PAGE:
This page discusses an assembly language implementation of the encryption algorithm known as Blowfish.

Introduction

Bitwise XOR and modulo additions

Feistel network

The function F

Encoding and decoding routines

Key generation

Testing

References

Introduction

Blowfish is a fast and secure encryption algorithm, designed by B. Schneier in 1993. Since that time it has never been cracked, in spite of numerous attempts. It is designed for speed, by using only simple operations like additions and bitwise exclusive or (XOR). Its speed and strength are due to the fact that it uses a huge key, over 4 Kbytes of random numbers! Obviously, it is impossible to memorize such a key, but the Blowfish designer provided an elegant solution: a unique key is selected once and for all, and subsequently altered by a password of your choice. The alteration is performed via repeted rounds of Blowfish encryption, in other words the key encodes itself. This self-encoding process is a bit lengthy but only needs to be performed once per session.

Bitwise XOR and modulo additions

Before we go further, let me discuss briefly the two mathematical operations that are at the heart of Blowfish: modulo additions and bitwise XOR.

**Modulo additions** simply means that there is a maximum value
that
cannot be trespassed. If the result of the addition is greater than
this
value, it "wraps aroud" and restart from zero. For instance,
additions modulo 2^{16} are 16-bits additions: >F000 +
>2002
should be >11002, but because only 16 bits are allowed, the result
is
>1002 instead. Blowfish uses modulo 2^{32} additions, which
means the greatest possible value is >FFFFFFFF.

**A bitwise exclusive OR** compares two numbers bit-by-bit: when
the two bits are identical the corresponding bit in the result os 0,
when
the bits are different the result is 1. In other words, the truth table
is: 0 xor 0 = 0, 0 xor 1 = 1, 1 xor 0 = 1, 1 xor 1 = 0.

XOR is a commonly used encryption tool, as it very effectively mangles the original value (aka plaintext):

>00100110 (plaintext: >46 or 'F')

xor>10110010(key: >B2)

>11010100 (ciphertext: >D4)

XOR is commutative, so the plaintext can be retrieved by just XORing the ciphertext with the key again:

>11010100 (ciphertext: >D4)

xor>10110010(key: >B2)

>00100110 (plaintext: >46)

Unfortunately it is also associative, so if an adversary manages to guess one word in the plaintext, he can obtain the key by combining plantext and ciphertext:

>00100110 (plaintext: >46)

xor>11010100(ciphertext: >D4)

>10110010 (key: >B2)

Several strategies are possible to overcome this problem, by combining XORs in more complex functions.

Feistel network

Blowfish is is a block cipher, which means that is operates on blocks of a fixed size (64 bits, or 8 bytes) that are encoded independently from each other. It is based on a Feistel network, an algorithm that operates as follows:

The function F will be discussed later, for the moment being it is sufficient to know that it returns an arbitrary number that depends on the value of its argument.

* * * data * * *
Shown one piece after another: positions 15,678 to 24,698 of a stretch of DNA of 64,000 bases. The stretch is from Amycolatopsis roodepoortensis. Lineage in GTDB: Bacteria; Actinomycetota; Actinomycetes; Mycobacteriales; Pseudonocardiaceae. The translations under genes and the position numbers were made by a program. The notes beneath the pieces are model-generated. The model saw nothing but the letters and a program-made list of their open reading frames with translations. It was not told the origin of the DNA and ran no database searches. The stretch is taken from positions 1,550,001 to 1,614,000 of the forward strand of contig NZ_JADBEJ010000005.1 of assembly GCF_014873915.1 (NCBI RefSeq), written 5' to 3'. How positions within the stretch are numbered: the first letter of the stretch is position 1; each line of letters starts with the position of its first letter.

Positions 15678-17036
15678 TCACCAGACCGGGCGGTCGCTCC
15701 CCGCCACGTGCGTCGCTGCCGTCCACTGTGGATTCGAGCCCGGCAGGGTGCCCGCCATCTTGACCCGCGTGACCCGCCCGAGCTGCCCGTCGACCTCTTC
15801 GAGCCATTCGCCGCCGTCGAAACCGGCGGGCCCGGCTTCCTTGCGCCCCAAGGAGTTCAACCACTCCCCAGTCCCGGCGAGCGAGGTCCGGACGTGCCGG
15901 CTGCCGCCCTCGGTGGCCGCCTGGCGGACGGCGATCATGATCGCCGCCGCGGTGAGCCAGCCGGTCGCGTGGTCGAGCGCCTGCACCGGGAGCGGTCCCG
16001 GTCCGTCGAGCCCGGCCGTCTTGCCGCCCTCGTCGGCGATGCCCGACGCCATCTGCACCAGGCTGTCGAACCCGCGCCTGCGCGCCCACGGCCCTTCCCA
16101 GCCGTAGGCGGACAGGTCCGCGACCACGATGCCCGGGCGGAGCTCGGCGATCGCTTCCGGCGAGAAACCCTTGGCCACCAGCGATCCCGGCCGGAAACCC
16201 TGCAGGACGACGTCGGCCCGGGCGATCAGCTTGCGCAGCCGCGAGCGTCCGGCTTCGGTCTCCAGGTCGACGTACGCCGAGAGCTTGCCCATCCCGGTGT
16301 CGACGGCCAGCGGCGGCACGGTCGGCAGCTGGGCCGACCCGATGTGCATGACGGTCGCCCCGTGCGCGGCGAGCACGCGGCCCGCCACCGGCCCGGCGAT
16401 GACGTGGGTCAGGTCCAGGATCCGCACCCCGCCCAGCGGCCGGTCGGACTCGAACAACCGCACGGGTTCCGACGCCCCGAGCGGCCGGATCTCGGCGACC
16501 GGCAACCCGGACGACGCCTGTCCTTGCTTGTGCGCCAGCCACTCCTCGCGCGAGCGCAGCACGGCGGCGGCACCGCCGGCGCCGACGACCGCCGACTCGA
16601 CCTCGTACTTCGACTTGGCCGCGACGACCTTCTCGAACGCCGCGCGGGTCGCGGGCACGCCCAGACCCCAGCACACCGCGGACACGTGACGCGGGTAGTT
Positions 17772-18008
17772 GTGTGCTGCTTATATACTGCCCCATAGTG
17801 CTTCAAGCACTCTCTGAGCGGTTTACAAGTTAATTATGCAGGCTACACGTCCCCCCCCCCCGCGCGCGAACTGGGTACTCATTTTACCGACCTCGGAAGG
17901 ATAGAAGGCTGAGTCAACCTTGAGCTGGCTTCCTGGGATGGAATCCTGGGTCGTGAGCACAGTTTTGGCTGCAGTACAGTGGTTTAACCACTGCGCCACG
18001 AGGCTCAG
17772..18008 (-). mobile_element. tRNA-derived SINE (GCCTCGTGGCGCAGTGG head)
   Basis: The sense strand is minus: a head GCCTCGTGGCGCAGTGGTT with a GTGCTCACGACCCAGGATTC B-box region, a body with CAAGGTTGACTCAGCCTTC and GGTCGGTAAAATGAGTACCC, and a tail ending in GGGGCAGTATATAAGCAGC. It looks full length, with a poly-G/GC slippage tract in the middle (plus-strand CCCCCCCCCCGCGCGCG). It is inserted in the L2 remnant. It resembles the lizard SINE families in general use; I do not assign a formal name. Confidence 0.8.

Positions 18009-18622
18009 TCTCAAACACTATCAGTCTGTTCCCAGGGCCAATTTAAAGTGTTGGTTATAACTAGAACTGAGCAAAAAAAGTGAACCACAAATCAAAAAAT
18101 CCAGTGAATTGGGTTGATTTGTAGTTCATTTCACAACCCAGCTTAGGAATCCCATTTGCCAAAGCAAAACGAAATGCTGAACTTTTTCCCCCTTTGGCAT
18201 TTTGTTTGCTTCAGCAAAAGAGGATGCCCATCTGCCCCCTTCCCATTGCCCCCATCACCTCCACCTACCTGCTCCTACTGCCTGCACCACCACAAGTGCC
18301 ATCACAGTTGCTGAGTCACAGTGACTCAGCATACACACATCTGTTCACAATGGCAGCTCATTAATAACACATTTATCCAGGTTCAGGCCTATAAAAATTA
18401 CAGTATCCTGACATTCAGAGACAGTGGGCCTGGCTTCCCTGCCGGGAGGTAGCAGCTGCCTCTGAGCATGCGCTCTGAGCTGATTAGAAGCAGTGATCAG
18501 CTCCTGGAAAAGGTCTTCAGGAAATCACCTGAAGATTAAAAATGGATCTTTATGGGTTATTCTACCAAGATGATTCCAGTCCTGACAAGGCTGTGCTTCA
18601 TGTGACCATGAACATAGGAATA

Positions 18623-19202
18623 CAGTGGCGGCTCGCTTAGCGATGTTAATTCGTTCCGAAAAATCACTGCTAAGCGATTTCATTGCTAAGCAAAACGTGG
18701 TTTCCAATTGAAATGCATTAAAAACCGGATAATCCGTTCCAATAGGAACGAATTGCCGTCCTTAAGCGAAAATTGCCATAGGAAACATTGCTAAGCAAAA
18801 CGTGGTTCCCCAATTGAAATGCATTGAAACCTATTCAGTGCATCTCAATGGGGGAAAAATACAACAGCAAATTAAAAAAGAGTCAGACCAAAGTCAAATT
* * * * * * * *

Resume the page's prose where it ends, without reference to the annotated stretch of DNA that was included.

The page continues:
It is easy to see that the above algorithm is symetrical and can be taken backwards to decipher the ciphertext. To make the code harder to brake, the process is repeated 8 times. In addition, at each step Xl and Xr are XORed with arbitrarily chosen random numbers, that change at each pass. These numbers are stored in an array called P that contains eighteen 32-bit numbers and forms one part of the key (there are 18 values instead of 16 because an extra XOR is performed after the last step).

The algorithm thus become:

- Split the plain 64-bit value X in two 32-bit halves: Xl and Xr
- For i = 1 to 16 do
- Xl = Xl xor P[i]
- Xr = Xr or F(Xl)
- Swap Xl and Xr
- Undo the last swap
- Xr = Xr xor P[17]
- Xl = Xl xor P[18]
- Recombine Xl and Xr into a ciphered 64-bit value

To decode the final value back to the original one, the same method is
used, except that the array P is walked backwards:

- Split the ciphered 64-bit value X in two 32-bit halves: Xl and Xr
- For i =18 to 3 step -1 do
- Xl = Xl xor P[i]
- Xr = Xr or F(Xl)
- Swap Xl and Xr
- Undo the last swap
- Xr = Xr xor P[2]
- Xl = Xl xor P[1]
- Recombine Xl and Xr into a plain 64-bit value

Elegant, isn't it?

The function F

Before we get to this mysterious function F, let me introduce two important cryptographic concepts: one-way functions and non-linearity.

A **one way function** is a function where it is very easy to
calculate
F(x) given x, but very difficult, if at all possible, to work backwards
and get x from F(x). A naive exemple would be: y = x^{2 }It is
easy to square a number, but much harder to extract its square root. Of
course, real-world one-way functions are more complex than this, but
you
get the idea.

**Non-linearity** means that even a tiny change in the key
results
in major changes in the ciphertext. It is important so that an
adversary
does not get the feeling that "it begins to make sense" as he
guesses more and more letters in your password. Ideally, even if he has
all characters correct but for a single bit, the ciphertext should
still
be just as mystifying as if he had it all wrong.